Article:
The construction Products Association wants the proposed Planning Gain Supplement to be scrapped.
Under the plans, contractors would have to pay a tax on the projected increase in value of a development.
CPA chief executive Michael Ankers has written to Chancellor Alistair Darling asking him to redirect money received from business rate receipts to local councils instead.
Mr Ankers said: “We propose that local authorities should be entitled to retain the first five years of business rate receipts on a development.
“This would provide councils with a clear source of additional funding to support the infrastructure needed for development in a fair and non-discretionary way.”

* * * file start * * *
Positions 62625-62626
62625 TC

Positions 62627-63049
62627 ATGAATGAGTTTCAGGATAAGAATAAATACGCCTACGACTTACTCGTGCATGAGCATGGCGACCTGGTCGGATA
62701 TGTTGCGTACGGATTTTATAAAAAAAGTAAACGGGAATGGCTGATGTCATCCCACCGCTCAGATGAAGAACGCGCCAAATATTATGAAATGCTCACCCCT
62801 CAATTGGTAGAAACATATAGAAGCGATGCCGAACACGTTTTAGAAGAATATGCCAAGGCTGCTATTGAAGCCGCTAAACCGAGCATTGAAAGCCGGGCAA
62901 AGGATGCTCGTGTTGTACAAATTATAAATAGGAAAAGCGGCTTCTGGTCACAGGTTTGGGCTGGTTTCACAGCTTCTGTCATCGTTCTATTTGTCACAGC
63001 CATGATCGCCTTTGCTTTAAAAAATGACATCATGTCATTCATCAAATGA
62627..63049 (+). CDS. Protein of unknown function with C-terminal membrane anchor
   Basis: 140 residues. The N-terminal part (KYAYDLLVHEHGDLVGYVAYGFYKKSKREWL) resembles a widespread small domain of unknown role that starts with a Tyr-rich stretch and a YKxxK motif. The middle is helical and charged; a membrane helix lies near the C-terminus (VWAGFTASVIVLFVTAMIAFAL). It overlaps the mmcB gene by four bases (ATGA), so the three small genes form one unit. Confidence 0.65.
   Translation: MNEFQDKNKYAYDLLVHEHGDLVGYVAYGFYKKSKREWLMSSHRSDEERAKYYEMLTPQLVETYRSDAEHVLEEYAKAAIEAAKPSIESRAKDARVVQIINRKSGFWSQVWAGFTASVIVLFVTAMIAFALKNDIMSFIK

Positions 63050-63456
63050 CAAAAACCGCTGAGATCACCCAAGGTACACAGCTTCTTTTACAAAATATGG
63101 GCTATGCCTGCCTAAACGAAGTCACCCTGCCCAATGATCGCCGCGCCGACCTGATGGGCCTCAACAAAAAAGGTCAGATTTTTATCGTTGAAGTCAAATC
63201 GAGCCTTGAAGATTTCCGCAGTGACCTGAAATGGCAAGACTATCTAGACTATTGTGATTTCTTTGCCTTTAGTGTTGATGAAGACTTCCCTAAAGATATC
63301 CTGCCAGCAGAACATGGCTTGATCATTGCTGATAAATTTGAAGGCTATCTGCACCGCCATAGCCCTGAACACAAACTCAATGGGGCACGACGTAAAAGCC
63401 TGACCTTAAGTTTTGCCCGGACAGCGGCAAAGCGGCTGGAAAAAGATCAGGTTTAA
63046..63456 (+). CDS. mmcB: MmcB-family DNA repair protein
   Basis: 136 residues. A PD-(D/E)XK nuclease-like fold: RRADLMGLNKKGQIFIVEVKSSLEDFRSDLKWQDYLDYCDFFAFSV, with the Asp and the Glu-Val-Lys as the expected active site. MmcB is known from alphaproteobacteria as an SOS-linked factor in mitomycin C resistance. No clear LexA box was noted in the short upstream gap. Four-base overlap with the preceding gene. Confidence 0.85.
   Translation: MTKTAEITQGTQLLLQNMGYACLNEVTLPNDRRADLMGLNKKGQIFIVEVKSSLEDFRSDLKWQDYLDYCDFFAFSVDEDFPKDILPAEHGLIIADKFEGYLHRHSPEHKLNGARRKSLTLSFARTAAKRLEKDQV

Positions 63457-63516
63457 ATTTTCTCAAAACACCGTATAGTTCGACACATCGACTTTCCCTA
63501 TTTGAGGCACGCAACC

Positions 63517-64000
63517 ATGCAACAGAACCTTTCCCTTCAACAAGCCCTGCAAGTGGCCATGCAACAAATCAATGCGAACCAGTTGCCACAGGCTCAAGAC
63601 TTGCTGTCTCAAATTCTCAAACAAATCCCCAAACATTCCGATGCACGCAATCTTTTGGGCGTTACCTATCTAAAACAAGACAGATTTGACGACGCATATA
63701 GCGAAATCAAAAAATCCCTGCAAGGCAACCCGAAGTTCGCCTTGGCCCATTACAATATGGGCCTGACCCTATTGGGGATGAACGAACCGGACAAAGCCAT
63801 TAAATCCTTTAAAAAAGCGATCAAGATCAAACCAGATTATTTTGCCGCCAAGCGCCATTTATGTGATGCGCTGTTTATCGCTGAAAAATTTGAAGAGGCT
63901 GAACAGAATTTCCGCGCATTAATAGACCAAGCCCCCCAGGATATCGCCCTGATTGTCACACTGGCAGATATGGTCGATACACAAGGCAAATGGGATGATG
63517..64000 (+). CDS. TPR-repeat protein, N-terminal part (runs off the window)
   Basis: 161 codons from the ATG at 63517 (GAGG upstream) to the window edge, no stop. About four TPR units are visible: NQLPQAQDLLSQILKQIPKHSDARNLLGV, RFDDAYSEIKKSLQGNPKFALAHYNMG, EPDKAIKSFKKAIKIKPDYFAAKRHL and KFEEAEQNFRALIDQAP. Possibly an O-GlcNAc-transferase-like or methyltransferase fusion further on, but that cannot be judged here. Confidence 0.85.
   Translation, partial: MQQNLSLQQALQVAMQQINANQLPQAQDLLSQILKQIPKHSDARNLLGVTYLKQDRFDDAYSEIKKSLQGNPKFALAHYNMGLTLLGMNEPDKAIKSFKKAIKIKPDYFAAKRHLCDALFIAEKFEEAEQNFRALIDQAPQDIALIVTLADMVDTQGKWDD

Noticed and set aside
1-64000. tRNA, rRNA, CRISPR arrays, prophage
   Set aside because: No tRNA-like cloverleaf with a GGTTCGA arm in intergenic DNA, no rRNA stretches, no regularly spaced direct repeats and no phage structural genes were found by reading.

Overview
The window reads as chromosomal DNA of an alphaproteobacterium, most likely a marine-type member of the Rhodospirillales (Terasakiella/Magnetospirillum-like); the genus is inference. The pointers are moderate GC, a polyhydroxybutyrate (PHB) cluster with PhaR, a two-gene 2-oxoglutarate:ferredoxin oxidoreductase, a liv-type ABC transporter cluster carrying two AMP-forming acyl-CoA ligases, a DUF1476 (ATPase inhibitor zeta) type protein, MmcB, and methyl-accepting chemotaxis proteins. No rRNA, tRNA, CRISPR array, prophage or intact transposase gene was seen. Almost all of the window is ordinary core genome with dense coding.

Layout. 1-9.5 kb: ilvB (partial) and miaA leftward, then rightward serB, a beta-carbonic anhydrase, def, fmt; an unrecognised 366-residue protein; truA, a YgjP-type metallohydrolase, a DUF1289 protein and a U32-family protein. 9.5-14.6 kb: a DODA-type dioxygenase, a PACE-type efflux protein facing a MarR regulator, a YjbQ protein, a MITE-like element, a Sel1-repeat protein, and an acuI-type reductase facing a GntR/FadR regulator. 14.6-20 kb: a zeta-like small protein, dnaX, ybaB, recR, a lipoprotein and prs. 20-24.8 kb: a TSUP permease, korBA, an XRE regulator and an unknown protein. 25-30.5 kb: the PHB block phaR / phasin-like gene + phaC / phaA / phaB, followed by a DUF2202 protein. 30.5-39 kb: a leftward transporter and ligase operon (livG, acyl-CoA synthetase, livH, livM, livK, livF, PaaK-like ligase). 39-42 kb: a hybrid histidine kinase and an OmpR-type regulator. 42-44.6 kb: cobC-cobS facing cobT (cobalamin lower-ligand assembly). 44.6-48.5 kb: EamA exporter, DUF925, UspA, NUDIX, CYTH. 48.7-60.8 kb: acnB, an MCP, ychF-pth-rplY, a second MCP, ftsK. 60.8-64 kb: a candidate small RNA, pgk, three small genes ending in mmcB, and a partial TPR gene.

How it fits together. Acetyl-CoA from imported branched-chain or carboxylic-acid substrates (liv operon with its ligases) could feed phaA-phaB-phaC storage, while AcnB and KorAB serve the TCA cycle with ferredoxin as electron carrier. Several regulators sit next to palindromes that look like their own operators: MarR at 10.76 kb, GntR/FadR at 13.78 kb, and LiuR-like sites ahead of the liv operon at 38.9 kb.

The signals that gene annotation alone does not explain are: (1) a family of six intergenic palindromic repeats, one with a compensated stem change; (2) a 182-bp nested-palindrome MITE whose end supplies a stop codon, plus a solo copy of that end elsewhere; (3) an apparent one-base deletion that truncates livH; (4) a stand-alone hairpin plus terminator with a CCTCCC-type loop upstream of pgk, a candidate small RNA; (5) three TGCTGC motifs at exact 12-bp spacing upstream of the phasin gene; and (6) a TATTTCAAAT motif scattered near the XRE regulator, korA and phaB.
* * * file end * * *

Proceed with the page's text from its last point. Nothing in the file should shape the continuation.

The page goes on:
The association fears firms will be hit by the Government extending the tax’s initial remit to include the extractive industry.
Mr Ankers added: “Product manufacturers and suppliers are alarmed that the Government has chosen to extend the proposals to other forms of supposed ‘planning gain’.
“These are not activities which can be compared to the housing sector and it is wholly inappropriate to impose an additional tax burden like this.”
Mr Ankers said quarrying developments would be hit hard under PGS. Currently contracts for most quarrying sites involve firms having to restore the site for future public use. He added: “Unlike housing developments, quarrying projects don’t earn their money straight away.”
The Government will decide next month if the PGS will go ahead.
It is thought the proposed tax will be set at 20 per cent of profit from each site sold and could raise as much as £500 million a year for the Treasury.